FIG. 4 is a flow chart of a method for processing the transaction log, according to an exemplary embodiment of the present invention; and

FIG. 5 is a flow chart of a method for returning a previous state of a database table, according to an exemplary embodiment of the present invention.

While the invention is described herein by way of example using several embodiments and illustrative drawings, those skilled in the art will recognize that the invention is not limited to the embodiments of the drawings or drawings described. It should be understood that the drawings and detailed description thereto are not intended to limit the invention to the particular form disclosed, but on the contrary, the invention is to cover all modification, equivalents and alternatives falling within the spirit and scope of the present invention as defined by the appended claims. The headings used herein are for organizational purposes only and are not meant to be used to limit the scope of the description or the claims. As used throughout this application, the “may” is used in a permissive sense (i.e., meaning must). Similarly, the words “include”, “including”, and “includes”, mean including but not limited to.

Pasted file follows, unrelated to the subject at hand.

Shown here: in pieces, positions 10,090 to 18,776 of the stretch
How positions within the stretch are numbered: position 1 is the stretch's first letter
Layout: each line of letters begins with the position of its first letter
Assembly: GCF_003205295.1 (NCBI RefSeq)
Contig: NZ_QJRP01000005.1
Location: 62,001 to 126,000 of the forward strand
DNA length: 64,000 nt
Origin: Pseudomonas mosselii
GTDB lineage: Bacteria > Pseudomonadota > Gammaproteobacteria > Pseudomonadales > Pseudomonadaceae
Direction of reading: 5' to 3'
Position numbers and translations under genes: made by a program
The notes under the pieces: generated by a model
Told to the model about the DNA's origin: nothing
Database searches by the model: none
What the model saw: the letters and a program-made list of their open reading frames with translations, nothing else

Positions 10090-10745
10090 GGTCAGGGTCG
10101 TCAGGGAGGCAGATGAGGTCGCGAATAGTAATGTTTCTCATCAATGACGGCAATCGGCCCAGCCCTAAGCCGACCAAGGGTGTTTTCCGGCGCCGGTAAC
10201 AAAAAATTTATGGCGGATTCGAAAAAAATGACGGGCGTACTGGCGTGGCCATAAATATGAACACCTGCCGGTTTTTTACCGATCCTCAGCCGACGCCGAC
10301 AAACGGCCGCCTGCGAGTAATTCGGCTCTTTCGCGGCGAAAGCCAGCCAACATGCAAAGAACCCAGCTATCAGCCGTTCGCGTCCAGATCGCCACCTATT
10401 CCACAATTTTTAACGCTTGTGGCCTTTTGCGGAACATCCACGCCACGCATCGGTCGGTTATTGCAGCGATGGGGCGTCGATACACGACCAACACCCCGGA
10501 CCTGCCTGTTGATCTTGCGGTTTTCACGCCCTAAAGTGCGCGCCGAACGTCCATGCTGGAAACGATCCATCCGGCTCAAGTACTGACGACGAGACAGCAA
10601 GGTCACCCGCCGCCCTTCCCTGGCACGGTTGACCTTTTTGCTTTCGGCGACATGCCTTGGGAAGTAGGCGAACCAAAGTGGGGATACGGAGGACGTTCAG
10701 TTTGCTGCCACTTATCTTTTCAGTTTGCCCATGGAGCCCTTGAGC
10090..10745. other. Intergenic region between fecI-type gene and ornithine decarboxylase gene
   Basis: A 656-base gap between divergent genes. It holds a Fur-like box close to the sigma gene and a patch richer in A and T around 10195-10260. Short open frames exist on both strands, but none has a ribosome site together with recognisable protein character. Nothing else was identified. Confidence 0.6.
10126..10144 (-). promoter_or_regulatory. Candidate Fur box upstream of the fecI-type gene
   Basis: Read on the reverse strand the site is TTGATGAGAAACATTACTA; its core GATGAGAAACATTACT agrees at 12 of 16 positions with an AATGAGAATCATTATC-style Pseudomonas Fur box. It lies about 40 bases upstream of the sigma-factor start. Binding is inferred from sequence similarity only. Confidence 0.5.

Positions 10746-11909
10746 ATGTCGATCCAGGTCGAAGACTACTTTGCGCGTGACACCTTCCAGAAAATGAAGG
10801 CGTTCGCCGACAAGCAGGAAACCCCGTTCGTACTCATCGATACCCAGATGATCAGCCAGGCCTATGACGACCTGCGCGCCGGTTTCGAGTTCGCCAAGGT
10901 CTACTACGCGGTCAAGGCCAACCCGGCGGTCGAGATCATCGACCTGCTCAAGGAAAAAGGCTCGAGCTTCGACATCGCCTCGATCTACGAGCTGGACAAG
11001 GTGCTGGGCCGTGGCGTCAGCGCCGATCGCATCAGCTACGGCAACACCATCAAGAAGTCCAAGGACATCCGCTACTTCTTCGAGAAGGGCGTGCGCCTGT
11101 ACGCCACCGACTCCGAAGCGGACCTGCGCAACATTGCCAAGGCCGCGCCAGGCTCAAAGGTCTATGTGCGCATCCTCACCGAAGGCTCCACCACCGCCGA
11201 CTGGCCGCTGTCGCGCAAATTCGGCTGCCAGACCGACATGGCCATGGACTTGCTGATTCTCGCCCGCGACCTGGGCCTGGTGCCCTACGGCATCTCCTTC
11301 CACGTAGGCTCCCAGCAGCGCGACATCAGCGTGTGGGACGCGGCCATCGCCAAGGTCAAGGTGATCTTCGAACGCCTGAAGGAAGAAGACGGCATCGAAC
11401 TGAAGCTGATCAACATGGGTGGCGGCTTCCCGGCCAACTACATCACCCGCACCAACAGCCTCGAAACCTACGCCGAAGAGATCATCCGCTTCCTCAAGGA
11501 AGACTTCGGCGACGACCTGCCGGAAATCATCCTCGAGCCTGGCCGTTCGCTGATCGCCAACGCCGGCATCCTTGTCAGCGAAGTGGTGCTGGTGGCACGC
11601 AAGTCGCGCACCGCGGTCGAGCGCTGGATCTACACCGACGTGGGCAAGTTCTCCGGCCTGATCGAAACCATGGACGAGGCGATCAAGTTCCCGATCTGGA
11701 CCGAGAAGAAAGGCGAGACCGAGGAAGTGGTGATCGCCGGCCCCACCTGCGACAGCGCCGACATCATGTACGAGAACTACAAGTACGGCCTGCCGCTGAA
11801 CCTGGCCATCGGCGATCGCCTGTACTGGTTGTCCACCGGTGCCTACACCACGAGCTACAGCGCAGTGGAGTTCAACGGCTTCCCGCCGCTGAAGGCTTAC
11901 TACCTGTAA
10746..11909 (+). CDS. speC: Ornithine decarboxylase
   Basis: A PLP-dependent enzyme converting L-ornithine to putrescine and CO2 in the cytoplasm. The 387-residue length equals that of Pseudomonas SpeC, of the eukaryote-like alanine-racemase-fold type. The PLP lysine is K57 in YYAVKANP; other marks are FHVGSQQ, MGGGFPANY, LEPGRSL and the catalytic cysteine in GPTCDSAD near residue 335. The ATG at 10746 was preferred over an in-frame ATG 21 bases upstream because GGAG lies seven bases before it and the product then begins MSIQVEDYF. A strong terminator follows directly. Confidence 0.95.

DETAILED DESCRIPTION

Embodiments of the present invention include a method and apparatus for auditing a target server without using an agent. The apparatus is embodied in a system comprises an information server that accesses certain audit information such as event traces and transaction logs of a target server. The information server processes the audit information to create audit data that represents the operation of the target server and facilitates auditing functions.